About The Production

Producer Gale Anne Hurd, whose credits include such ground-breaking special effects epics as Terminator and The Abyss, says she "was intrigued by the idea that instead of a ‘virus’ movie being about some terrible, dreadful disease, this one is actually about computers that have been taken over by an alien life form, with the added thriller element of a number of characters being stuck in a confined place.

"I liked the idea of a thriller in a non-traditional vein," Hurd continues. "Rather than setting it in the past, or land-bound, or in the future in outer space, I thought the idea of a contemporary story set in the midst of a tremendous storm in the Pacific was truly frightening."

The challenge of Virus centered on the wide range of the action depicted onscreen. It’s a story that begins in space, then spends a lot of time on board a ship with various mechanical and biomechanical creatures attempting to kill the new crew, and a raging hurricane periodically coming into play.

"There's a lot involved in bringing all of this to life in a way that will make the audience believe that it's really happening," Bruno says, adding that his previous experience on large-scale action adventure films prepared him for the challenge of directing a major studio release, his first time behind the camera. "I spent a number of years with Jim Cameron solving problems for him. It was my job to make sure that all the fantastic images that were concocted were possible."

To solve the problems presented by Virus, Bruno brought together a crack team of effects experts. The opening sequence features the attack on the MIR and the Volkov by the alien which at this stage resembles a mass of intelligent ball lightning. The action then moves to the brutal storm that the crew of the Sea Star are caught in; clearly a job for computer animation from Bruno’s old friends at Fantasy II.

"Gene Warren, who I worked with on both The Abyss and Terminator 2, created the opening of the movie with the Volkov and the MIR Space Station as well as the wet-for-wet miniatures," notes Bruno.

"The miniature work that Fantasy II created for this sequence is among the most spectacular ever filmed. It is completely realistic and compelling," adds Hurd.

Completely different challenges involved the mechanical and biomechanical droids constructed and animated by the alien to pursue the humans. Where the pure alien required electronic pyrotechnics, the alien’s creatures and their laboratory and machine shop environments called for more of a "monster" approach, like Robocop crossed with Frankenstein run amok, only more so. This would require both live action and computer graphics, and often a blending of both.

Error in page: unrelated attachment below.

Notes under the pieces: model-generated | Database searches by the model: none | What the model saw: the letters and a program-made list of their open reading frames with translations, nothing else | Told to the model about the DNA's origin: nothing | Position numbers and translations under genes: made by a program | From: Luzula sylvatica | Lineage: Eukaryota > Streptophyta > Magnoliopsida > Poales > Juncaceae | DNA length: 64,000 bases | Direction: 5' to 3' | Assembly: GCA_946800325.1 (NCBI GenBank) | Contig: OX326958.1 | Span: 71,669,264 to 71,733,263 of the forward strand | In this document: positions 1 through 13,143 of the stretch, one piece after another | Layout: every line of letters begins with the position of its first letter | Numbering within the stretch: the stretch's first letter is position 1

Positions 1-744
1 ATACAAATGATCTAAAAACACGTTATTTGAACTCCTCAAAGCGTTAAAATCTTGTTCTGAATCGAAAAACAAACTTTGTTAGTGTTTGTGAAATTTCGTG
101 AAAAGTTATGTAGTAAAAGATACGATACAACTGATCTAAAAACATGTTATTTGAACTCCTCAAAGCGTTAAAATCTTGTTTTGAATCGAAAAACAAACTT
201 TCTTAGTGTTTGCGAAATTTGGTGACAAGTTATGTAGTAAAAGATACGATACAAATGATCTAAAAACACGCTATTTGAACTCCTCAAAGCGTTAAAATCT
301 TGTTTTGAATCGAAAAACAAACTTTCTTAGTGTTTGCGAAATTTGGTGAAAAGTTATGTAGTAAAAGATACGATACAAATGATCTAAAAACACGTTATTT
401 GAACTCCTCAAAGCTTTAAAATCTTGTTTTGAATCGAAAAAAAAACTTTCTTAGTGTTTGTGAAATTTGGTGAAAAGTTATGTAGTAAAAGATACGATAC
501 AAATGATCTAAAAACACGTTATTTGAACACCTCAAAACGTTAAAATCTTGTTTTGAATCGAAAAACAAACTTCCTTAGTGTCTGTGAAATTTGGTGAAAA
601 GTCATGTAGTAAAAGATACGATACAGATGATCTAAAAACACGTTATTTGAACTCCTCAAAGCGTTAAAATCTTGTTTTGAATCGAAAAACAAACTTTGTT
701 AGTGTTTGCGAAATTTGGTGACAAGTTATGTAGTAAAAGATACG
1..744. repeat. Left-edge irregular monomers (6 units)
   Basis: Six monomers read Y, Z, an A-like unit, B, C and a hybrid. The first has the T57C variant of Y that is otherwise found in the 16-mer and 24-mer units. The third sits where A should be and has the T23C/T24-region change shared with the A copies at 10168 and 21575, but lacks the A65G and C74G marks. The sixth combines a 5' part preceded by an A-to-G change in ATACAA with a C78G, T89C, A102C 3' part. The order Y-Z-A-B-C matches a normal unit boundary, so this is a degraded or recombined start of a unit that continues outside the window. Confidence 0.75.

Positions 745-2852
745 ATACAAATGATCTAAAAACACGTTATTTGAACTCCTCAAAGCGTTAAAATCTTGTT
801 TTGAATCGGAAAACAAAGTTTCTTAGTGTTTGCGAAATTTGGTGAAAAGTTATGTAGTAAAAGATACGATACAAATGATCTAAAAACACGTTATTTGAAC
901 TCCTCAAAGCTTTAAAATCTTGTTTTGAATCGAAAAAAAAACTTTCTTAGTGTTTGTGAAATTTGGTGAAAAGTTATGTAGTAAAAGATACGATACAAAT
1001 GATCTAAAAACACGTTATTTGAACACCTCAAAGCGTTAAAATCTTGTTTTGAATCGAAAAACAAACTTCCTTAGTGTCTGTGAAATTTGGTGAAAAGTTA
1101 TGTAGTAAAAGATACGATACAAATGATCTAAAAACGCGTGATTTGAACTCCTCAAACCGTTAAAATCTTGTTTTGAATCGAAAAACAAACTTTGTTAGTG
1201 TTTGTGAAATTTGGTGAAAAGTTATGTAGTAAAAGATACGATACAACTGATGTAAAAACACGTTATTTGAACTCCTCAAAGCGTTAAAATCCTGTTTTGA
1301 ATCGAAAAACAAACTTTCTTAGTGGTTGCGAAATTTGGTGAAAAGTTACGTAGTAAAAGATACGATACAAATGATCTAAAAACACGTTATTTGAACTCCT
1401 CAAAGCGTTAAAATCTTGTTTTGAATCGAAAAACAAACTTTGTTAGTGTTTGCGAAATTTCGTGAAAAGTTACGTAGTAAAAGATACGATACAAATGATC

"With the robotics, we had this team of people just doing robotics on computer screens. Then we had Steve Johnson and his XFX crew creating the droids and biomechanoids, like Bio-Alexi, Bio-Squeaky, Bio-Bob, Bio-Spine and many of the special make up effects, including lots of blood and guts, that went with them. All Effects created the 7-Footer and Goliath," explains Bruno. He adds, "To actually make the creatures move in real time and across great distance, we brought in Phil Tippett, who had just finished Starship Troopers."

"John Bruno with Phil Tippett was a real visual effects dream team," exclaims Hurd.

Tippett, one of the special effects greats who can trace his own methods back to the frame-by-frame stop action techniques of pioneering Ray Harryhausen, brought a wealth of knowledge and experience to the project.

"I come from a background of model making and model animation, three-dimensional stop motion animations, the same technique that was used to make King Kong back in 1933," explains Tippett, who now does the work with computers.

"A lot of hope goes into initially thinking that the full-scale props are going to do everything you want them to. Then you get on the set, and mostly as a result of time constraints and sometimes because of the sheer size and scale of the full-sized props, you’re not able to do everything you want to do. So we become involved with a job at that point. It’s what we call a ‘911’ call. You know, ‘Help. We need a monster. Quick.’"

Everything was fine with the mechanical "dog droid," the little creature equipped with a nail gun for a weapon, and the green-eyed, toy-like "spider droid" was a breeze; but Goliath was another thing entirely.